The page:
Christopher S. Nudo
Testamentary Law and Contract Law. What Is the Difference, and Why Should You Care?
Below is the transcript of the video and is only being provided as a matter of convenience, but we highly encourage people to watch the video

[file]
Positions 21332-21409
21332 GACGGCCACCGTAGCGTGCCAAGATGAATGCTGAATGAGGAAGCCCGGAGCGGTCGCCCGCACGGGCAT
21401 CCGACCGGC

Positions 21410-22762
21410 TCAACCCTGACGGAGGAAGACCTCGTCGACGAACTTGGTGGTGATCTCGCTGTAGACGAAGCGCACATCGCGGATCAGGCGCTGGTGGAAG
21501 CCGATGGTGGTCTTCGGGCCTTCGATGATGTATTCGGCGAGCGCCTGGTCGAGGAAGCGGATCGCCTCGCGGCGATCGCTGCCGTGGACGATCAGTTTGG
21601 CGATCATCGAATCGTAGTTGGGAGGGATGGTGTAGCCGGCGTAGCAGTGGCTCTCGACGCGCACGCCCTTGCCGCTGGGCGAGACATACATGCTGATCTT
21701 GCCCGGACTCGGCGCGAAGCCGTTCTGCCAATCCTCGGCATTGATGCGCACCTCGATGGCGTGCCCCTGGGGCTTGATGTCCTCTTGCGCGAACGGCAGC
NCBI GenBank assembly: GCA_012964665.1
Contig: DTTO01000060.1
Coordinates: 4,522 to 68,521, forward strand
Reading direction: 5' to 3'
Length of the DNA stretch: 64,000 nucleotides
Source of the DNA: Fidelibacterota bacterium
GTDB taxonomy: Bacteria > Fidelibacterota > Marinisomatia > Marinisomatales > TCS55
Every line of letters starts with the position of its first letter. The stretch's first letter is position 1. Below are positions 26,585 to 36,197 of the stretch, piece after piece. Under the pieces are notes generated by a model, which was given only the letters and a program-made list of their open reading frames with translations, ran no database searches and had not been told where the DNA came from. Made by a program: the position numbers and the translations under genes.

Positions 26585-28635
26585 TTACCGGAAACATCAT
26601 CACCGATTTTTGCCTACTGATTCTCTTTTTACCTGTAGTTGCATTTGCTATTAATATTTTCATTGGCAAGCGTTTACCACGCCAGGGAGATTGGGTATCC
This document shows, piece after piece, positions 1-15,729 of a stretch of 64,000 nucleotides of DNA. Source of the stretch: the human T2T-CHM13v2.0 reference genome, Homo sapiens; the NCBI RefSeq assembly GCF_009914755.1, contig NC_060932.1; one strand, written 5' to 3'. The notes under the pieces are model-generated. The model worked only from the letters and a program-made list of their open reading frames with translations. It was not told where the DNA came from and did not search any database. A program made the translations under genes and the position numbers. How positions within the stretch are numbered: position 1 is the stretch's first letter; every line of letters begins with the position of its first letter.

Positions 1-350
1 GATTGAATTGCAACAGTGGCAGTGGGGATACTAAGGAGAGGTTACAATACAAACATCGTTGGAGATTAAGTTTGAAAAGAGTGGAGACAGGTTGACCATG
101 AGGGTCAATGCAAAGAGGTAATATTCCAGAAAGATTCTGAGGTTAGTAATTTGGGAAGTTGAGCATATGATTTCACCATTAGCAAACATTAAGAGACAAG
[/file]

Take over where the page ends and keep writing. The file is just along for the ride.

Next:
Hello and welcome to another fun video broadcast with christopher nudo I am an attorney uh in the chicagoland area I have offices in arlington heights and elgin illinois and our practice focuses on estate planning that would be wills and trustwork real estate and other basic commercial transaction the uniqueness of our practice is that we are christian based uh with a christ-centered focus and today I am really excited because I had the opportunity to pick a topic that I think is going to help people really understand the nuance between a will and a trust absolutely the most often misunderstood concept is what is a will what is a trust how are they different and which one do I need and so today um by the way there are many ways to answer those questions but today we're going to take a a very different approach and an approach actually that um is not often taken by estate planners but definitely is applicable for today's topic also I do want to take a moment and say uh the the topics i'm going to be talking about today are illinois law based and so if you live in a different state there's a chance that what i'm telling you is very applicable but there's also a chance that it's there's some nuances and differences that doesn't make everything i'm saying a hundred percent correct so please um when when listening to this video understand that we are applying illinois law so how about we get started I want to start by explaining that there are different bodies of law uh that govern different things the one that I enjoy the most is if you've ever been on a cruise uh the ship as it's leaving port and is in the water is governed by a body of law called maritime law now what does that have to do with wills and trust absolutely nothing but it's kind of cool that ships have their own kind of law right it's a whole body of law governed for when they are out at sea well it does actually have some applicability to today's topic and that is that wills have a whole body of law governed by it it's the illinois probate act and I like to refer to it as the body of law that's the testamentary law these are laws specifically used to govern your estate if you die with a will and without a will and it's just a body of law that governs what do we do with your assets your estate when you die with a will or without a will now there's another body of law that's called contract law now contract law seriously governs you from the moment you wake up it actually governs you while you're sleeping it governs you through your whole day matter of fact contract law is so invasive in your life all day every day that most people don't even appreciate that they're surrounded by it let's use some example well at home you have uh your electric in your gas company your cable company your internet provider your email provider all of these people govern the relationship between you and them with contract law testamentary law only governs your estate when you die note the differences here contract law is invasive in your life during your lifetime testamentary law or the illness probate act only affects your life after you die two important distinctions here so what are some nuances of the testamentary law and why do we want to make this distinction between the illinois probate act slash testamentary law and contract law well in the testamentary law when you die there's a certain set of steps that need to be analyzed to determine whether or not your estate has to go to probate and in illinois probate is not a simple administrative function it is extremely complex has a lot of nuances is very expensive there is no abbreviated um method of probate in illinois like there are in other states and this this very complicated extremely nuanced very uh inefficient process costs a lot of money and so when we look at an estate that is governed by the testamentary law we need to first do an analysis to determine whether or not your estate needs to go to probate now what are some of those factors that we look at when we're determining whether or not an estate has to go to probate well the first factor is what is the size of the estate in illinois if the gross value of the estate is over 100 000 then the probate act would say that the estate should be probated now for sure there are some small little ways that we can avoid probate even if the estate's over a hundred thousand dollars but those loopholes are extremely small and narrow and we're not going to get into them today we're just gonna go with the general rule which is if the estate's over a hundred thousand dollars then the estate has to go to probate if it's under a hundred thousand dollars then we can use a document called the small estate affidavit typically to avoid probate and still administer the estate in an efficient manner now if you own a home and have um a few bank accounts having an estate over a hundred thousand dollars is uh very easy right that's a really low threshold and uh but what are some of the other factors that take us into the probate court well one is you have a very uh extensive family so uh if you have many children or even a mixed marriage or um you have not just children but you have grandchildren and you might have deceased children you may not have any children at all and so uh now we need to look to see if you're married and if you're single and you have no children and no spouse now we have to look to see are your parents alive so these factors and the complexity in which your estate uh is in um now remember when we talk about the complexity of your state we're talking about your life how complicated is your life and one does not go into their life with the idea that i'm gonna make it simple or complicated life evolves and you end up at a certain state in life and it may be simple it may be complicated but for sure these are not the things and analysis that one typically perform you wake up one morning and you either have nothing or you have stuff and if you have stuff the amount of your stuff and the impact your stuff has on your family defines the complexity of your estate so we have the amount of your estate we have the complexity of the estate and then we have the type of assets what are the assets that your estate needs to administer if you are lots of people like to invest in real estate nothing wrong with that being a landlord can be kind of cool and when you invest in real estate a lot of people don't consider what happens to these rental properties when we die let me tell you if you are one of these people who don't consider your your rental property and or real estate holdings from the standpoint of what happens to them when I die then you will have a complex estate that needs to go to probate now uh there's one other factor and i've kind of skirted around it a bit and um but when you die with assets only in your name then that is a perfect example of what we call a probate asset so you have a bank account with a hundred thousand dollars in it that's just in your name that asset will become a probate asset so we've been focusing on testamentary law right now and I told you that we were going to compare and contrast that to contract law so let's first define what contract law is contract law is a relationship between you and another party and the terms that govern that relationship and the benefits that are bestowed between the two parties I always think of my cable bill so I pay comcast they provide me tv internet and phone great contractual relationship i'm happy with the service they provide they're happy with the money I pay them how does this pertain to your estate well whether you know it or not many people have their estates governed by contract law chris give me some examples oh i'm so glad you asked example number one life insurance if you own any life insurance then that is a contractual relationship do you have a 401k oh me too that is a contractual relationship how about an ira an annuity these things are contract relationships as a matter of fact most retirement accounts are contract relationships your brokerage account contract relationship what is the unique nuance about these kind of account in that make them uh uh function well in the contract realm one thing they all have the ability to name a beneficiary so these accounts when you name a beneficiary and you die because of the contractual nature of the contract that your asset now goes directly to the people you've named as a beneficiary you're saying but chris if I name people in my will doesn't it automatically go to the people in the will probably but because it's governed by the testamentary law there's a good chance it needs to go to probate before it goes to the people you named in your will your will is not a contract relationship it's a one-sided document giving direction now let's tie this all together shall we one of the tools that is most often used in estate planning is a trust this could be a revocable trust it could be a living trust it could be a revocable living trust you're like chris what's the difference and i'm gonna tell you for the purposes of this nothing um if you're on the west coast they call them settler trust if you're on the east coast it could be called a settler trust or a grand tour trust um i've heard him call the loving trust I think that's like a trademark name for a group that uses certain trust what are why are all these names uh for all these different trusts and all these are these trusts really different and the answer is yes and no they're different because um trusts are as unique as the lawyers that are drafting them but the overall purpose of all of the different types of trusts that I just mentioned is the same and the purpose is to take your estate that is governed by the testamentary body of law and transfer it to the contract law why can a trust what is the nature of a trust that allows it to be governed by contract law versus a will that gets governed by the testamentary law well a trust has three parties to it the first party is the owner and that's often called the grantor or the set lore in these documents the second party is the trustee and the trustee is the person that's in charge of the trust this is the person who has to understand what their job is to administer the trust for the benefit of the third party and that's the beneficiary and so a a a the beneficiary is obviously the person who benefits from the terms of the trust and the assets that the trust hold so if you have one of these trust you typically are the owner the trustee and the beneficiary during your lifetime as long as you are competent but when you die you still remain the owner but the trustee the person in charge of the trust transfers to somebody else because governing your trust while you're dead is quite impossible so another person must take over your trucks but that new person called a successor trustee is working for the benefit of who the beneficiary now the successor trustee and beneficiary can be the same people different people it depends on your trust it depends on your estate obviously if you have young children your successor trustee will not be the young children it will be a confident adult that you've chosen to administer the estate for your children however many people who have adult children 30 35 40 older not younger um and these children have demonstrated that they can appropriately manage finances and be mature adults well many parents will make those children the successor trustees and the beneficiary so that's an instant where they're the same now remember I explained to you under contract law there was a relationship between many parties and so you can tell by my previous description of a trust we have this relationship between the owner the trustee and the beneficiary I understand that while you're alive you it's kind of like saying me myself and I or because you are all three roles in the trust but when you die you see that the roles are clear more clearly defined when um the trust then has different people as the owner the trustee and perhaps end times the beneficiary now why is all of this so important well the reason is contract relationships that have beneficiary whether it's your life insurance your 401k um your living trust anything where there is this owner manager and then beneficiary type of relationship all of these in the contract realm avoid probate that was a long way to get around to explain the fact that these contract relationships avoid probate because probate does not is not it probates only in the testamentary body of law in the illinois probate act governed by your will or in a state that doesn't have a will as soon as you move your asset from the testamentary body of law over to the contract body of law and we do that using trusts and other vehicles life insurance annuities 401ks iras brokerage account specifically designed money markets and or savings account all of these things when beneficiaries are attached to them remove the asset from the testamentary body of law over to the contract realm and avoid probate when you die now you're saying chris I think that's clear I think what you're trying to tell me is I should do an analysis of my estate which is all of my assets and I should determine which asset would be governed by the illinois probate act the testamentary law and which assets are governed by contract law and that is correct that is the analysis and what we want to do at a minimum is design an estate plan that removes all of the assets from the testamentary body of law the illinois probate act and move them to contract law so that when you die your whether it's your spouse children nieces nephews aunts uncles parents whoever best friend all of these assets get transferred to them with the avoidance of probate that is the essence of a good estate planning analysis now there is so much more so so much more uh that we could talk about here but I just wanted to take this time and just describe the illinois probate act the testamentary body of law and contract law and why um the two are distinct and different and why we want to move remove your assets from one and put them in the other this analysis could go much deeper we could talk about so many other things that pertain to trusts and their benefits that they provide and um when what so many people when I explain this to them they say chris does that mean that there's never a time that a will it can be used and and that is not true there are many many instances where having a simple will is a wonderful uh vehicle for helping administer your estate when you die however I gave you earlier the um a little bit of the analysis um that we like to do with regard to the complexity and the size of your estate and when you're the complexity and the size of your state meet that certain threshold then a will is no longer the most efficient tool and we should move your estate to the testamentary excuse me to the contract side of things using a trust or other instruments that have a beneficiary designation now while I was uh going through all of this um several questions have come in so let's do a quick recap here answer a few questions and then be done for today um first of all again my name is christopher nudo i'm an attorney serving the chicagoland area and I we we serve in estate planning real estate and other transactional forms of law did I say that we have offices in early tonight's intelligent I think I did a couple times but just in case you didn't hear it the other time so oh by the way you really should go back and look at my video that I did last time which um was the benefits and nuances of estate planning for police officers and other first responders um if you were a first responder first of all my heart goes out to you thank you so much for your service but second um please take a look at it or if you know somebody that's a first responder um please share um the video link and uh I just think it would be a blessing to them to understand estate planning from their perspective um now let's move on to a few questions that came in like always I the questions are just unbelievable we really appreciate you taking the time and entering them it says what type of trust is best for someone who doesn't have any children well excellent question um one of these grantor trusts living trust revocable trust remember I said that they're all the same thing a trust that ensures that we've removed your estate from the testamentary body of law over to the contract law and that makes sure that we've appointed a very accountable and responsible adult to manage your affairs to transfer your assets to your nieces or your nephews or your brothers sisters girlfriend boyfriend uh parents um best charity these is the type of trust that we want to use it doesn't have a specific name like I don't have like the single person's trust but it is the essence within the trust that um what that we design that really um will benefit the single person with no children great question thank you second let's see um can I designate a beneficiary that is not my child such as a second spouse or a family member I think I just nailed that in the previous um and previous question the answer is of course children do not have an entitlement to your inheritance um they often think they do but they do not and so um you using your newly drafted living trust can specify uh charities churches other family members friend um your pet by the way that's a big one let's make sure that fluffy is taken care of when you die um because you know what fluffy's every bit is um important to the family as um sometimes the children as a matter of fact may dare I say that some parents treat fluffy better than the children I don't know I suppose i've said it already what if I have children from two different marriages how would I handle the distribution of assets ooh a complicated question well there's no chance I can do this question thorough justice right now this this could be a whole topic for a video but if you have children from different marriages which by the way is extremely popular then we need to do what is termed advanced estate planning we really really really want to make sure that both children benefit from your estate and that no unintentional consequence comes where one or both of your children become disinherited because they come from different families and let me tell you it is actually easier to become unintentionally disinherited when you are have a blended or mixed family from multiple marriages than it is for your estate to transfer to your children directly when you die so that's why we call it advanced estate planning because truly it takes a lot of thought and nuance and specific provisions to ensure to absolutely make sure that your children don't get unintentionally disinherited great question small answer certainly not adequate but let me just finish this answer by saying if you have a mixed marriage please make an appointment with an estate planning lawyer who understands the nuances of this specific advanced planning so that your children are well taken care of let's see next question um if i'm a business owner should my business be owned by my trust the answer is yes why because if you own your business and you die your business is a probate asset there is no relationship so we need to transfer the ownership of your business to your trust now we have that relationship because of the beneficiary trustee relationship so absolutely if you own a corporation or an llc or any kind of business we want to make sure that entity is not a probate asset when you die but rather controlled by the contract law and so we want your trust uh we want your business to be owned by your trust let's see what do we have here I love the questions that could be a whole segment on their own and that would be our next question are there any tax advantages lawyers know about that everyday people do not I would say for sure but we're not going to get into those right now and whether or not those tax advantages are applicable to your estate or not would require an analysis again what a wonderful reason to make an appointment with a talented estate planning lawyer who can walk you through those various tax advantages that may or may not apply to your estate um how much does it cost to work with an estate planning lawyer I like to answer that question by uh saying this how much will it cost for you or your loved ones if you don't plan properly we have this saying here at the office and that is that friends don't let friends play stunt lawyer the there are certain things that do-it-yourselfers can do like you know hanging some cabinets putting up some pictures maybe you're really talented and you can do some carpentry some plumbing some electrical work yeah but estate planning is not necessarily the do-it-yourselfer kind of thing despite the fact that there are a number of websites out there that claim that they can help you do it yourself so um I ask you do you want your assets to be transferred to the people that you intend them to go to or are you willing to um risk the chance that the documents you did on a do-it-yourselfer kind of way fail and your state doesn't get administered the way you thought it was going to do working with an estate planning lawyer is expensive i'll just say that um and expensive is relative to a lot of people but it's going to cost two to three to four thousand dollars depending on uh the complexity of your estate let's see do you offer oh I love this question comes up very often do you offer virtual appointments or on-site visits yes I do so listen virtual appointments they're nice and I have designed some magnificent estate plans for people who I have met only virtually honestly my preference is to meet you in person but I do whatever you're most comfortable with so if you want to do a phone call if you want to do a virtual meeting using interactive video like this or if you want to use if you want to come in and visit me face-to-face I offer all of that and my job is to work for you and so whatever is most comfortable for you is what I will do for you all right so that leads us to where can you contact me for a consultation on the screen below you're going to see various contact information from addresses to phone numbers for your ability to text me um call me text I often say if I could read smoke signals you could put a bonfire up and i'd respond but I don't know how to read smoke signals so let's pass on that one any way you want to contact me go for it email is probably uh the most common but we have a generation of uh folks coming up where text message is their preferred method of communication and i'm very cool with text messaging as well by the way I like to say my favorite form of communication is the telephone I love talking to people I don't know what it is today but you know we carry our smartphones around and so many don't even use them for phone calls um you know I understand that's generational that may show my age so does the gray hair the receding hairline on this side you know what are you gonna do we're all different I want to really thank you for uh joining me today it's been my privilege to be able to share with you this knowledge hopefully you gleaned something just a little bit from uh what I had to say um it's my heart that the knowledge that the lord has blessed me with I can impart a little of that on you and that that little impartment of knowledge can uh you can embrace and make your life better with like everything in life this estate planning process is a process and it takes some time um don't procrastinate it please um let's get make a plan get started make an appointment and get it done it's really important you you cannot go back and do it after you've died I know that sounds so ridiculous but it's the truth um get it done before you need it because when you need it it's always too late so I invite you to see me back here next week on our facebook live fridays I try to do fridays 8 30 central time um you will find that i'm not necessarily right on time or punctual but you know what um we will all work together and get this done together so that we can all enjoy the information uh please feel free to invite your friends share our recordings with your friends and loved ones and I just want to say may the lord be with you this week have a great week take care